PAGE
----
Photos and Stories
In Spring 2017, we commissioned several of our shelter guests, asylum seekers, and shelter supporters to create art pieces reflecting on the theme of "Journeys. " Some artists chose to reflect on their journey through painting and mixed media, while Andrew Egbuchiem used his voice as his medium.
The photos and stories on this page were produced by shelter guests and volunteers as part of a project entitled "Refuge Reframed." Each photographer spent 2-3 weeks exploring the city, capturing their experiences, and writing about their perspectives on their new home. Their work reflects the complexities of life in America, the transition to new spaces, and the liberties most citizens take for granted.
I could not be gay in Africa. Any place I went they were kicking me out because I am gay. They killed my cousin and my lover because of me, and over twenty people in my area tried to beat me. You can still see the marks on my arms.
My brother was an Imam in our town, and he told the mosque that we cannot honor gay people. I was forced to marry a woman, but she told on me.
So everyone in the area was against us. I wasn't allowed to go to school.
I came to New York so I could be free. I wanted liberty. I need your help because I want to help people in my country who are in the same condition. My dream is to help them be free. People in Africa are suffering terribly because they are not allowed to be gay. Here it is an amazing thing to see how gay people are free.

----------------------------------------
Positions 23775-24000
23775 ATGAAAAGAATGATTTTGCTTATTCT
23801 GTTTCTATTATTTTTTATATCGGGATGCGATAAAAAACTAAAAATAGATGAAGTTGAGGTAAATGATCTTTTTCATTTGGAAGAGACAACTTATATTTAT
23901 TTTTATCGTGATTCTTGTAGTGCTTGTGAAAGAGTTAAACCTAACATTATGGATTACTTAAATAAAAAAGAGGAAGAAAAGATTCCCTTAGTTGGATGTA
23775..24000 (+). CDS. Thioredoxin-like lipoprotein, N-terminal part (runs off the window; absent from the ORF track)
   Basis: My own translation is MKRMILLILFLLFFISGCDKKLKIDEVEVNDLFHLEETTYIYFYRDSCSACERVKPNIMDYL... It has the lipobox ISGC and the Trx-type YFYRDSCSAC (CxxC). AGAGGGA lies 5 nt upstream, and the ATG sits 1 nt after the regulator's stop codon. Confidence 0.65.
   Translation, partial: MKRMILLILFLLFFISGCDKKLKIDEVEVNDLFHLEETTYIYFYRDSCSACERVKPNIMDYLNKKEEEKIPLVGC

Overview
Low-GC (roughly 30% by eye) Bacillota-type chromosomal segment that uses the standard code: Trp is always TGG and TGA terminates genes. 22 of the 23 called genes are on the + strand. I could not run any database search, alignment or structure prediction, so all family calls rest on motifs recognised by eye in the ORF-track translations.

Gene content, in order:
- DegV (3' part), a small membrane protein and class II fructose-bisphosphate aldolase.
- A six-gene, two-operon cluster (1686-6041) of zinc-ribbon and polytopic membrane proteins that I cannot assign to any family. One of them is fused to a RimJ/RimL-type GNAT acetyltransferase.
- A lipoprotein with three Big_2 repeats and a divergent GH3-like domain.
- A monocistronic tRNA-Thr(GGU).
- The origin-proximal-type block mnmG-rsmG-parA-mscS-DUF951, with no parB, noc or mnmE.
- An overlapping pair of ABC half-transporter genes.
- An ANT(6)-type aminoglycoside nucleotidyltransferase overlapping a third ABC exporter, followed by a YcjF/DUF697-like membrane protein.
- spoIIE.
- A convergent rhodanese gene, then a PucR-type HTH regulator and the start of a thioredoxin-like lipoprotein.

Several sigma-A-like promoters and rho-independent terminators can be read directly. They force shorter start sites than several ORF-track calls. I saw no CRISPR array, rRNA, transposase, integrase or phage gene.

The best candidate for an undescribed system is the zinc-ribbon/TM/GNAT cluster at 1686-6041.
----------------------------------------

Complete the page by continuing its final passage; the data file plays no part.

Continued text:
I am AA- I’m from Egypt, but I was born in Libya and raised in a British International School. I always thought that a picture was a nice method of capturing special life events - a birthday, a wedding, or a graduation. Until my life event happened- “The Revolution.”
I was taking photos while I was protesting in Tahrir Square in Cairo. I took photos of everything that happened. I never knew that these photo might be a reason of preventing me from going back home. Since then, I knew that a photo could change your life.
My photos convey the freedom of street artists in New York, and how beautiful it is to be able to express yourself in the street. I also explored themes of reflection, about how can you be the same exact person living in 2 different countries. Finally, I wanted to convey the diversity of this city: the rich and the poor, the white and the black, the tall skyscraper and the tiny building.
Dexter is a young gay man from Guyana. When he came out as a gay man in his homeland of Guyana, his community rejected him and put him out on the street. “You are no part of our community!” is what Dexter was told by his own family. As news about his sexuality became known in his community, Dexter was frequently harassed, intimidated, beaten, and eventually his life was threatened. In order to live, Dexter had to leave home and find a new, safe place to call home. He came to the United States and eventually became a direct beneficiary of the work we do here at RDJ Refugee Shelter. The last time Dexter came to the office he was so happy how is life has transformed. He is studying and living freely as a gay man. Dexter celebrated his birthday on June 7th, when asked about how he feels about people coming to united states and the currently political climate. He responded: “BE NOT AFRAID”
Volunteers of our food pantry program, dressing vegetables.